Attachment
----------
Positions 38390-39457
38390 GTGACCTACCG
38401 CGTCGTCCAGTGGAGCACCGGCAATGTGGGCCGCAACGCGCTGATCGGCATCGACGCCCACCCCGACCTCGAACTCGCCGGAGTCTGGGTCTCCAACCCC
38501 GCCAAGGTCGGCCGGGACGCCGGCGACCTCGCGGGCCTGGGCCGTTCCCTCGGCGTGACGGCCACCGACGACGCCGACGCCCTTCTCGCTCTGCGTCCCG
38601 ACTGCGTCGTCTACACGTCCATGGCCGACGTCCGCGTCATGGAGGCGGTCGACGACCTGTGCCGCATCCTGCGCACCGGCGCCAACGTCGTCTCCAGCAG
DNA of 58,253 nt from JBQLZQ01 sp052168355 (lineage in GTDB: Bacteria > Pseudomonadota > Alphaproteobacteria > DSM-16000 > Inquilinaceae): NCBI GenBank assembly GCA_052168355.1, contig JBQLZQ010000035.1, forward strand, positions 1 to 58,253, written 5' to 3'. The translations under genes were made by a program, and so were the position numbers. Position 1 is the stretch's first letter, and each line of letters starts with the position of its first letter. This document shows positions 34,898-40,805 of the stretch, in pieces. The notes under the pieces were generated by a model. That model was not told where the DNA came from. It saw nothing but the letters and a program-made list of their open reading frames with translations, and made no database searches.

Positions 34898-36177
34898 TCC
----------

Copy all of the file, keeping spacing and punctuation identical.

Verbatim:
Positions 38390-39457
38390 GTGACCTACCG
38401 CGTCGTCCAGTGGAGCACCGGCAATGTGGGCCGCAACGCGCTGATCGGCATCGACGCCCACCCCGACCTCGAACTCGCCGGAGTCTGGGTCTCCAACCCC
38501 GCCAAGGTCGGCCGGGACGCCGGCGACCTCGCGGGCCTGGGCCGTTCCCTCGGCGTGACGGCCACCGACGACGCCGACGCCCTTCTCGCTCTGCGTCCCG
38601 ACTGCGTCGTCTACACGTCCATGGCCGACGTCCGCGTCATGGAGGCGGTCGACGACCTGTGCCGCATCCTGCGCACCGGCGCCAACGTCGTCTCCAGCAG
DNA of 58,253 nt from JBQLZQ01 sp052168355 (lineage in GTDB: Bacteria > Pseudomonadota > Alphaproteobacteria > DSM-16000 > Inquilinaceae): NCBI GenBank assembly GCA_052168355.1, contig JBQLZQ010000035.1, forward strand, positions 1 to 58,253, written 5' to 3'. The translations under genes were made by a program, and so were the position numbers. Position 1 is the stretch's first letter, and each line of letters starts with the position of its first letter. This document shows positions 34,898-40,805 of the stretch, in pieces. The notes under the pieces were generated by a model. That model was not told where the DNA came from. It saw nothing but the letters and a program-made list of their open reading frames with translations, and made no database searches.

Positions 34898-36177
34898 TCC